As the most affordable of EAT's three MM/MC phono stages, the new E-Glo Petit has its work cut out, as there are plenty of killer phono stages at this £1249 price point. Nevertheless you should still prepare to revel in a transistor/tube hybrid phono stage bursting with facilities, in a package – not counting the 18V wall-wart power supply – with a footprint of only 226mm wide by 250mm deep, plus sockets and wooden cheeks.

Review: Ken Kessler, Lab: Paul Miller  |  Jun 01, 2018
hfncommended.pngCompact yet comprehensively-equipped, beautifully-made, with balanced outputs, MM/MC capability and a sane price, what’s not to like in Bel Canto’s e.One Phono?

Awash as we are with terrific phono stages, it takes a lot to stand out from the crowd. From sub-£50 units to £30,000-plus fantasy hardware, there are probably as many standalone phono stages on offer today as during the Original Vinyl Era. What Bel Canto offers with its e.One Phono, in its more cost-effective range, is a way to enjoy the adjustability demanded by perfectionists, at a sane price.

Review: Nick Tate, Lab: Paul Miller  |  Feb 01, 2018
hfncommended.png‘Junior’ in name and certainly less substantial in build than its flagship stablemate, this latest take on the JC3 theme turns out to be an even more flexible MM/MC phono stage

Does the world really need another phono stage? Back in the late 1980s the Michell ISO was a rare standalone product, but since then there has been a steady stream of the things, multiplying in numbers like Tribbles on Star Trek’s USS Enterprise. We’re now at the point where it feels as though there are as many designs on sale as there are people to buy them – so any new entry has to have a compelling raison d’être.

Hi-Fi News Staff  |  Jan 13, 2015
Rothwell Audio has been going for a quarter of a century, mostly making guitar effects pedals. Its hi-fi range encompasses three moving-coil step-up transformers, two MM-only phono stages, a valve preamplifier, interconnects and attenuators. Rothwell’s first phono stage was launched at the 1990 London Hi-Fi Show. The Rialto MM/MC phono stage is tiny and perhaps no oil painting in aesthetic terms.
Richard Holliss  |  Nov 03, 2014
Despite using a tube that has been around since Methuselah was in short trousers, there’s nothing old hat about Audio Research’s new LP1 phono stage. It is a hybrid designed to mix the low noise of solid-state with the musicality that comes from glowing bottles. JFETs were chosen for their combination of low noise and excellent sonic performance, the company says. They provide a decent (claimed) 47dB of gain, enough for all MM and some higher output MC phono cartridges – and then comes the 6H30 tube buffer.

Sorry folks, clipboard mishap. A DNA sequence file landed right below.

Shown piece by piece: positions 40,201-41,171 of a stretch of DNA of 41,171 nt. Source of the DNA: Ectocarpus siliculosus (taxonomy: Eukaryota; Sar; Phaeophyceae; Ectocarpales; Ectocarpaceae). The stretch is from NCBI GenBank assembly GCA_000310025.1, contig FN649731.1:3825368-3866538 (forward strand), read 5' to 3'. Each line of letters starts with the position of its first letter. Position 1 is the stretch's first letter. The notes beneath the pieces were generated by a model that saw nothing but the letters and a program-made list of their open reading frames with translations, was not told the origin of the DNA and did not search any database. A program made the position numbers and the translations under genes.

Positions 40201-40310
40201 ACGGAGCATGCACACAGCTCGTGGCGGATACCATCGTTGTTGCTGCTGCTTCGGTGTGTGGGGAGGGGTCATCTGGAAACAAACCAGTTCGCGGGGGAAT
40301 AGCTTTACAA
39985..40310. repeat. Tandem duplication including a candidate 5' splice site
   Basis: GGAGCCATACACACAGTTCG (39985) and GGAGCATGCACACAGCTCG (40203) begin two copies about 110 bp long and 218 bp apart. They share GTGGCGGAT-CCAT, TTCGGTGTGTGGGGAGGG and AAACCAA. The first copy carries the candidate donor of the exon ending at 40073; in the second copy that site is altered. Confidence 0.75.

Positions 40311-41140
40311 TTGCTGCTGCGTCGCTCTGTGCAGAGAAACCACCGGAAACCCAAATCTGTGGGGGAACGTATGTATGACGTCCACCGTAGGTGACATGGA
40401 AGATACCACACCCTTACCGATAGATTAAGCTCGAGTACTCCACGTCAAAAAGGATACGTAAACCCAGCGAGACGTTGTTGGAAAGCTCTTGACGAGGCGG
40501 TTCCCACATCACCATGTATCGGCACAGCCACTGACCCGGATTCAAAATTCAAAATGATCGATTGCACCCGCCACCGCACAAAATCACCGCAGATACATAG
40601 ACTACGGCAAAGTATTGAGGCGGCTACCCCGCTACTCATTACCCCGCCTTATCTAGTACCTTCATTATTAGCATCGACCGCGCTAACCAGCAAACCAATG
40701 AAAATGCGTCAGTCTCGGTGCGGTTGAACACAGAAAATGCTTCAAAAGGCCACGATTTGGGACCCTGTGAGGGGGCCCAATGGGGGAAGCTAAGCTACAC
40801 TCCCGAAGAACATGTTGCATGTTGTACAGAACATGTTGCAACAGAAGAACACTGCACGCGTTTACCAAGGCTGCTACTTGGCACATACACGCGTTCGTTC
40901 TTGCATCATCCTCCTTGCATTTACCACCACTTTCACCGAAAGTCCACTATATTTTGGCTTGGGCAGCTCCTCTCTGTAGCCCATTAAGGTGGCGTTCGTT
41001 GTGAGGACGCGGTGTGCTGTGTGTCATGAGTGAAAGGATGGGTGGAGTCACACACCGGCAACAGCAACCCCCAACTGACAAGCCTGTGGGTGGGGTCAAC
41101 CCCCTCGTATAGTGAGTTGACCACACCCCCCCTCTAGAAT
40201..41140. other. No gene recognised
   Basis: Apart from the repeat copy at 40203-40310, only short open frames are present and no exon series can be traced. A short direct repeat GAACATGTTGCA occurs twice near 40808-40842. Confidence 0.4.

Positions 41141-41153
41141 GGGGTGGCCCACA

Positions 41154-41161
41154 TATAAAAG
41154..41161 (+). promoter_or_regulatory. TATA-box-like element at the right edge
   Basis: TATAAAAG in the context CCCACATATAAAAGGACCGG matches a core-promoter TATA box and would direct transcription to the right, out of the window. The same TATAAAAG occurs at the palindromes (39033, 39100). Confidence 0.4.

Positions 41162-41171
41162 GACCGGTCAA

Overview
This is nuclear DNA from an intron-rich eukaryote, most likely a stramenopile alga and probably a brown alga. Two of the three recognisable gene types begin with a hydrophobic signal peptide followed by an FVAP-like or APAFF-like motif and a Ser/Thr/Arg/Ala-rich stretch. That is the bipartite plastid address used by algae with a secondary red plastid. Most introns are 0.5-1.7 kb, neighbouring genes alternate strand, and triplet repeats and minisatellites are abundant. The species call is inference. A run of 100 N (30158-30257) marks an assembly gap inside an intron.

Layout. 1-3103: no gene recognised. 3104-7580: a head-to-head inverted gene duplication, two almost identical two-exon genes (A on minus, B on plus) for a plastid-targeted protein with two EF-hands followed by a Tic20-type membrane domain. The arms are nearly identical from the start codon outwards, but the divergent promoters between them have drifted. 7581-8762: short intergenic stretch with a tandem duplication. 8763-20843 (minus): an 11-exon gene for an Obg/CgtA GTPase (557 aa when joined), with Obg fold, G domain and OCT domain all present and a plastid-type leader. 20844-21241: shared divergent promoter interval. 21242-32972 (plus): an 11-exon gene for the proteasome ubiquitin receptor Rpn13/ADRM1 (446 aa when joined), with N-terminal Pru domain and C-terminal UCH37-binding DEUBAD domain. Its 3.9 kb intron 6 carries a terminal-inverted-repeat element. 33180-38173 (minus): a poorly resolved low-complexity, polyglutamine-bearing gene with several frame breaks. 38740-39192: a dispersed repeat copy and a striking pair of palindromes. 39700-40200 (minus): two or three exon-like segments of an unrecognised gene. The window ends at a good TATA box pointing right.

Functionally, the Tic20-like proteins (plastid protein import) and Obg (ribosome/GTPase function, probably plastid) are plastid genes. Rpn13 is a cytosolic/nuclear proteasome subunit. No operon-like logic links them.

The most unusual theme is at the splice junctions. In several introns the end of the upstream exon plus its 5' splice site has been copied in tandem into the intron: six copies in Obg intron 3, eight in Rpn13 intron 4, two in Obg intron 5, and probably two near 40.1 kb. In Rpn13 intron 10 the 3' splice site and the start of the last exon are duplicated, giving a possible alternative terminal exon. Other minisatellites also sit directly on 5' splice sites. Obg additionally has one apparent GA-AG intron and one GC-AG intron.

Richard Holliss  |  Nov 03, 2014
You can’t help but be impressed by Canor’s house styling, distinctive yet unfussy with its black acrylic panel set into the fascia, within which various indicator lights and displays appear. And you can choose between the pleasingly sober charcoal finish seen here or go for the contrasting effect of a black band on brushed aluminium. Naturally, the TP306 VR+ has the simplest fascia, as the only front-panel control is the on/standby button in the centre. When connected to mains power, LEDs show standby mode, muting while warming up, then unmuting.
Richard Holliss  |  Nov 03, 2014
The GT version of the Tron Seven phono preamplifier marks the ultimate evolution of the series design. The range starts with a MM base model, with the MC variant next. The Reference model adds high quality resistors and capacitors; the Ultimate adds silver-wired MC transformers and ‘four nines’ silver internal wiring. It also has twin switched inputs, with MM/MC, or MC/MC options.
Richard Holliss  |  Nov 03, 2014
After 28 years at Texas Instruments Shinobu Karaki is now designing phono stages. His new Vinyl Disk Amplifier (VIDA) joins a thriving market for analogue-related products in his homeland. Its late ’60s styling isn’t out of place next to, say, a similarly ‘period’ looking Leben tube amp. Yet peer inside its case and you’ll see circuitry that’s as modern as the latest Mitsubishi motor car.
Ed Selley  |  Jan 12, 2012
Some clever ideas but a little too laid back sonically. Established in 2003, Astin Trew is a British hi-fi company with a product portfolio that includes amps, CD players, cables and its first phono stage: the AT8000. Astin Trew’s philosophy is simple: ‘create very high quality mid-priced home audio products that convey the emotion and passion of real music as naturally as possible.

Pages

X